VIEWS: 74 PAGES: 24 CATEGORY: Education POSTED ON: 1/13/2010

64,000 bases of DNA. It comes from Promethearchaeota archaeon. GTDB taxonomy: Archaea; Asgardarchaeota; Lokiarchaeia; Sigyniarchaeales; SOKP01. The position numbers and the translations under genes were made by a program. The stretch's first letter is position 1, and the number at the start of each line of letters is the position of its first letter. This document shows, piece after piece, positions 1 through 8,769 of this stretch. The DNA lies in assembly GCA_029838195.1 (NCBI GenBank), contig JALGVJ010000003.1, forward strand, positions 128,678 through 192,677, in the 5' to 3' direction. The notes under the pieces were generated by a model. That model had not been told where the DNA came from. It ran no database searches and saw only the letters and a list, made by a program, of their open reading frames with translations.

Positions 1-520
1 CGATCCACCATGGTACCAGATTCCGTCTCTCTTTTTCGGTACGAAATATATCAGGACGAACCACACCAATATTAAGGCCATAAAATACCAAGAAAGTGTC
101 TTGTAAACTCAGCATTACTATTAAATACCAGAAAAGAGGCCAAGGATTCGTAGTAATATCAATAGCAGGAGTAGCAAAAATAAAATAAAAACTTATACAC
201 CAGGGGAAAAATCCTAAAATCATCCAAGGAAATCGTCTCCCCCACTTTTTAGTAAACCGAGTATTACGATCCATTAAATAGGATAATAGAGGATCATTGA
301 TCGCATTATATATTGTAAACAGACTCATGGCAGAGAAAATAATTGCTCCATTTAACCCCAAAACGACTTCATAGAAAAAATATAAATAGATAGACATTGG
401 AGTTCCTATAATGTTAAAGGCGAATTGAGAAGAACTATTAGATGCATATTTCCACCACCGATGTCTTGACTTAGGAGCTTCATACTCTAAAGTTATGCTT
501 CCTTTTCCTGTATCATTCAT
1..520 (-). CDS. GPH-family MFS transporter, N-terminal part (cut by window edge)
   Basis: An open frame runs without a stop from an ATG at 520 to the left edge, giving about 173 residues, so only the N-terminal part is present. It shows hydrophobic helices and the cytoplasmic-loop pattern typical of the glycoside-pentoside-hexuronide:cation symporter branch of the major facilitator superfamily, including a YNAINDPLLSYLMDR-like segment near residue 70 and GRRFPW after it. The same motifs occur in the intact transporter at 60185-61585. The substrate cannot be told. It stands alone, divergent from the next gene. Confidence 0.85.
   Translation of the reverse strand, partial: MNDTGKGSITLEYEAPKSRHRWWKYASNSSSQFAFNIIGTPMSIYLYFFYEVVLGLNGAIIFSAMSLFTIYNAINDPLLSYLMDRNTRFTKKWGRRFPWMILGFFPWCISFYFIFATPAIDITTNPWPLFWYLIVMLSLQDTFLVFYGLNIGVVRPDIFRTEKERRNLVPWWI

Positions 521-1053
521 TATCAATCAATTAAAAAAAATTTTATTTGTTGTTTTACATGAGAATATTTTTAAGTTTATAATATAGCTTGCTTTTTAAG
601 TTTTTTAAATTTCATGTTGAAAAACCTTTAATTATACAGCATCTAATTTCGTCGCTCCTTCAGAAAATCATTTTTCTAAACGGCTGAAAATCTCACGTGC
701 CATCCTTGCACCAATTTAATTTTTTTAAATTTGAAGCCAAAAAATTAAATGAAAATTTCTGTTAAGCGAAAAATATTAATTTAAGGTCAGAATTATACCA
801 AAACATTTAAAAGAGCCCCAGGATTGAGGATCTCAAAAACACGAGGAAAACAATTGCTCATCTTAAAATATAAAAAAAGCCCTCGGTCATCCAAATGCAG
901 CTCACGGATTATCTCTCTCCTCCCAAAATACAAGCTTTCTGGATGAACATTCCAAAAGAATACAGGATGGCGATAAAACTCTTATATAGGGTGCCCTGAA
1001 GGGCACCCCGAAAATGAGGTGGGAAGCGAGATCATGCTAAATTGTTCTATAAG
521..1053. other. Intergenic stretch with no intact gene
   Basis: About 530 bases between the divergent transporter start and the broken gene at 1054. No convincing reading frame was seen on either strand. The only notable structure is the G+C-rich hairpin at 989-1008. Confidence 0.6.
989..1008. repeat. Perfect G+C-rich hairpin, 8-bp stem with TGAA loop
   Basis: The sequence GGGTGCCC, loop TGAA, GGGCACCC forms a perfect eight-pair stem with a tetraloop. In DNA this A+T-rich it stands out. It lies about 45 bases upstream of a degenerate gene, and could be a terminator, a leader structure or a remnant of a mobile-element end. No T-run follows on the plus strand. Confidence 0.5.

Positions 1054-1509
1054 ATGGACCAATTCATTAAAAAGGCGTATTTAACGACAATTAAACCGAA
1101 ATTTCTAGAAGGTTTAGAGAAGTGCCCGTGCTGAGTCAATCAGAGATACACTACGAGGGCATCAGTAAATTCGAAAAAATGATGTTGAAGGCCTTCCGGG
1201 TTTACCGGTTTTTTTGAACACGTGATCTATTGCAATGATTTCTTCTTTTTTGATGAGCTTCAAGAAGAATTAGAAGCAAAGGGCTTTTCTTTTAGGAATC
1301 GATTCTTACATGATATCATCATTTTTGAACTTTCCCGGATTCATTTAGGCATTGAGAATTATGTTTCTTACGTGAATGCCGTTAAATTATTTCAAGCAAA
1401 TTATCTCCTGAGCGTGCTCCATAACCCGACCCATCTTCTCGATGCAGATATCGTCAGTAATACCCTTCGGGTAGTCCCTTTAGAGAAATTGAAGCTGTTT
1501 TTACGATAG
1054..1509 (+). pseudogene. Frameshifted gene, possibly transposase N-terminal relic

Expected Utility, Mean-Variance and Risk Aversion Lecture VII Mean-Variance and Expected Utility Under certain assumptions, the Mean-Variance solution and the Expected Utility solution are the same. Ifthe utility function is quadratic, any distribution will yield a Mean-Variance equivalence. Taking the distribution of the utility function that only has two moments such as a quadratic distribution function. Any distribution function can be characterized using its moment generating function. The moment of a random variable is defined as x E xk k f x dx The moment generating function is defined as: M X t E e tX If X has mgf MX(t), then EX M n n X 0 where we define n M (n) X 0 n M X t d dt t 0 Firstnote that etx can be approximated around zero using a Taylor series expansion: M X t E e tx 0 E e te x 0 t e x 0 t e x 0 t0 1 2 t0 2 1 3 t0 3 2 6 2 3 1 Ext E x 2 t E x 3 t 2 6 Note for any moment n: M Xn dn n M X t E x n E x n 1 t E x n 2 t 2 dt Thus, as t0 M X 0 E x n n The moment generating function for the normal distribution can be defined as: 1 2 2 1 M X t exp t t 1 x t 2 dx 2 2 exp 2 2 1 2 2 exp t t 2 Since the normal distribution is completely defined by its first two moments, the expectation of any distribution function is a function of the mean and variance. A specific solution involves the use of the normal distribution function with the negative exponential utility function. Under these assumptions the expected utility has a specific form that relates the expected utility to the mean, variance, and risk aversion. Starting with the negative exponential utility function U ( x) exp( x) The expected utility can then be written as E[U ( x)] exp x f x; , 2 dx ( x )2 exp x 2 exp 2 dx 1 Combining the exponential terms and taking the constants outside the integral yields: 1 1 x 2 E[U ( x)] 2 exp 2 xdx Next we propose the following transformation of variables: x z The distribution ofa transformation of a random variable can be derived, given that the transformation is a one-to-one mapping. z g x mapping is one-to-one, the inverse function If the can be defined xg 1 z Given this inverse mapping we know what x leads to each z. The only required modification is the Jacobian, or the relative change in the mapping g z 1 dx z Putting the pieces together, assume that we have a distribution function f(x) and a transformation z=g(x). The distribution of z can be written as: g z 1 f z f g z * 1 z In this particular case, the one-to-one functional mapping is xz and the Jacobian is: dx dz The transformed expectation can then be expressed as x z z x x z 1 1 2 E[U ( x)] 2 exp 2 z z dz Mean-Variance Versus Direct Utility Maximization Due to various financial economic models such as the Capital Asset Pricing Model that we will discuss in our discussion of market models, the finance literature relies on the use of mean- variance decision rules rather than direct utility maximization. In addition, there is a practical aspect for stock- brokers who may want to give clients alternatives between efficient portfolios rather than attempting to directly elicit each individual’s utility function. Kroll, Levy, and Markowitz examines the acceptability of the Mean-Variance procedure whether the expected utility maximizing choice is contained in the Mean-Variance efficient set. We assume that the decision maker is faced with allocating a stock portfolio between various investments. Two approaches for making this problem are to choose between the set of investments to maximize expected utility: max E[U [ x ]] x st i 1 xi 1 n xi 0 to map out the efficient The second alternative is Mean-Variance space by solving max c' x x st x ' x t xi 0 A better formulation of the problem is max c' x x' x 2 st xi 0 And, where is the Arrow Pratt absolute risk aversion coefficient. Optimal Investment Strategies with Direct Utility Maximization Utility California Carpenter Chrysler Conelco Texas Average Standard Function Gulf Return Deviation -e-x 44.3 34.7 0.2 5.5 15.3 22.4 27.3 X0.1 33.2 36.0 13.6 17.2 23.3 32.3 X0.5 42.2 34.4 23.4 25.9 49.4 ln(X) 37.9 34.8 11.1 16.2 23.1 29.4 Optimal E-V Portfolios for Various Utility Functions Utility California Carpenter Chrysler Conelco Texas Average Standard Function Gulf Return Deviation -e-x 39.4 38.6 5.0 17.0 22.5 27.0 X0.1 28.5 43.4 8.6 8.6 23.1 30.0 X0.5 41.8 32.1 26.1 25.7 47.3 ln(X) 32.9 41.8 7.4 18.7 22.9 28.9